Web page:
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Meaning of Cepetan In Indonesian Language

Halo semuanya. Ketemu lagi dengan saya, Iman Prabawa. This time, I want to talk about the meaning of the word [cepetan] in the Indonesian language. As always, we will watch scenes from movies where this word [cepetan] is spoken.

Meaning of Cepetan In Indonesian Language

If you want me to answer your specific questions, you can just join my group. You can check it out on the About Me page.

So, without further ado. Let's get started!

Cepetan In the Indonesian Language

[Cepetan] comes from the word [cepet] with an added suffix [an]. [Cepet] is informal for [cepat], which means [quick, hurry.]

[Cepetan] is used for telling someone to hurry up. So, when someone says [cepetan] in the Indonesian language, it means you need to hurry up or to do something more quickly. 


You will find that [cepetan] collocates with another word, such as with [dong], and it becomes [cepetan dong]. Actually, there is an Indonesian song that has the title, Cepetan Dong. I will embed the song from Mulan Jameela down below.


[Cepetan dong] is used when you want someone to do something in a hurry. The difference between [cepetan] and [cepetan dong] is the word [dong] gives more emphasis. So, [cepetan dong] means you really want that person to do it more quickly than before.

Below is how you pronounce [cepetan dong].


[Cepetan] can also collocate with [deh], and it becomes [cepetan deh.] [Cepetan deh] also has the same meaning as [cepetan dong]. But, [cepetan deh] is usually used when you want to advise someone that he needs to do something quickly because of something.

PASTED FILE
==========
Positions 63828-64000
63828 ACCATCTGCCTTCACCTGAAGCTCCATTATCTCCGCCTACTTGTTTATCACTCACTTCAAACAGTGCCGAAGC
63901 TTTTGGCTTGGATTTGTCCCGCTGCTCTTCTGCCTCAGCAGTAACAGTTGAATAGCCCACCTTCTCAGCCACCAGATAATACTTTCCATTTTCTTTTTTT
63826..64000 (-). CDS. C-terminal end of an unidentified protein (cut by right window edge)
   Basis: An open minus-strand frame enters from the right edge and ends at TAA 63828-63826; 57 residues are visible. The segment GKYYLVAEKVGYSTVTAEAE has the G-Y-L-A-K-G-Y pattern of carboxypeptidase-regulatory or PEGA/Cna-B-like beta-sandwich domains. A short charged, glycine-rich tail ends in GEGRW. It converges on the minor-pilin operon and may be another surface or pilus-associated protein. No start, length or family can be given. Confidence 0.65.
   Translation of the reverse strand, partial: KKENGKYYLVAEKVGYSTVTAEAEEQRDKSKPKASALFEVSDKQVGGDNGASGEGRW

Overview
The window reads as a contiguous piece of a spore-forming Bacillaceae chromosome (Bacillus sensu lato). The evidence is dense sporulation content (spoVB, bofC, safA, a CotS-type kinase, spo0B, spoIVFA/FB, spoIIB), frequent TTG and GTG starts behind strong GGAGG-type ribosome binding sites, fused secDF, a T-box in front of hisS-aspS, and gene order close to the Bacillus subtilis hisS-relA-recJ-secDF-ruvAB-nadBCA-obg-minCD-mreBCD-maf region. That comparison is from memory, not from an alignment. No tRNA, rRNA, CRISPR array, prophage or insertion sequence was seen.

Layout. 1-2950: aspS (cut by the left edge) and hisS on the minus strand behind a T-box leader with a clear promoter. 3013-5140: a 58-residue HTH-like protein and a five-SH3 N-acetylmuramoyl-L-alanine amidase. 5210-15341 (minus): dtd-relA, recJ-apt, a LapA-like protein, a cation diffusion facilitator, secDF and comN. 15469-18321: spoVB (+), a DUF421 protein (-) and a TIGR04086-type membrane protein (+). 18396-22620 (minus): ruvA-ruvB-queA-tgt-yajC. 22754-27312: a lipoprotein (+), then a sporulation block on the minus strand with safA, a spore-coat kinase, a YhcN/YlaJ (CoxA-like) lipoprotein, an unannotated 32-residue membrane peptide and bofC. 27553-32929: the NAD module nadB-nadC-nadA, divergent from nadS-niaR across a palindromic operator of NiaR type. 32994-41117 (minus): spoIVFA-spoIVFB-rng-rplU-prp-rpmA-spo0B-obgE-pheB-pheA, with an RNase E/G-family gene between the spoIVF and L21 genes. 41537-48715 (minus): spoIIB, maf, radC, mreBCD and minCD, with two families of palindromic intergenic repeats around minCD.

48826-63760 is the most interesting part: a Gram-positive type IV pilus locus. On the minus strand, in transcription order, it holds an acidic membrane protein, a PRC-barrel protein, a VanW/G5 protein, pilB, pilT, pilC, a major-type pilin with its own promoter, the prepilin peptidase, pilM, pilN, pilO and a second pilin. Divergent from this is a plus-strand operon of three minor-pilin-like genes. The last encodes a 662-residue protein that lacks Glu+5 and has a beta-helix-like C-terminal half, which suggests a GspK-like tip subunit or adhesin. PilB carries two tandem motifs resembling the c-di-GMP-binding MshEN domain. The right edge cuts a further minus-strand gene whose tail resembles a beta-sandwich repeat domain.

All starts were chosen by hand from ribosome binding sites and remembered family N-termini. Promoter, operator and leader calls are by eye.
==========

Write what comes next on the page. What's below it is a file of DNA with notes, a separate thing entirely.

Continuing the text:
Below is how you pronounce [cepetan deh].


[Cepetan] can also collocate with [gih], and it becomes [cepetan gih]. [Cepetan gih] is usually used when you advise someone to quickly do something, just like the meaning of [cepetan deh].

Below is how you pronounce [cepetan gih].


You will also [cepetan ah]. [Cepetan ah] has the same meaning as [cepetan dong] but a more intense feel.

Below is how you pronounce [cepetan ah].


And also [cepetan ih]. [Cepetan ah] and [cepetan ih] mean the same, and to understand when to use which, I think you need to watch a lot of Indonesian movies to get the feel to choose which one is right for a certain situation. It's hard to just explain with words.

Below is how you pronounce [cepetan ih].


Next, we will watch scenes from movies where [cepetan] is spoken.


How to Pronounce Cepetan

Let's hear how to pronounce [cepetan] in the video below.


Next, let's watch scenes from movies where this word [cepetan] is spoken.


Cepetan In Movie Scenes

The first scene that we are about to watch is taken from a movie called Orang Kaya Baru. Let's watch the clip down below.


Conversation from the scene with English translations is as follows.

Tika: Dodi!

Dodi: He? (What?)

Tika: Buruan! Cepetan! (Come on. Hurry up!)

Ibu: Ibu kira udah keluar dia? (Mommy thought he has come out from the bathroom.)

Duta: Wah, enak nih! Aduh! Lah? Tika! Woi! Jangan diintipin lagi. Tu anak bentar lagi udah macem-macem. Ngga bisa diintipin terus! (Wow! This is delicious! Ouch! Tika! Hey! You can not peeping through the keyhole anymore. Soon, he will be messing around. You can’t keep peeking at him.)

Tika: Sekarang juga udah macem-macem. Masuk bak! (He has messed around. He just got into the bathtub, you know?)

Dodi: Ngga, kok. (No, I’m didn't.)

In this scene, Tika wants to shower, but her brother is still in the bathroom. Then Tika said to her brother,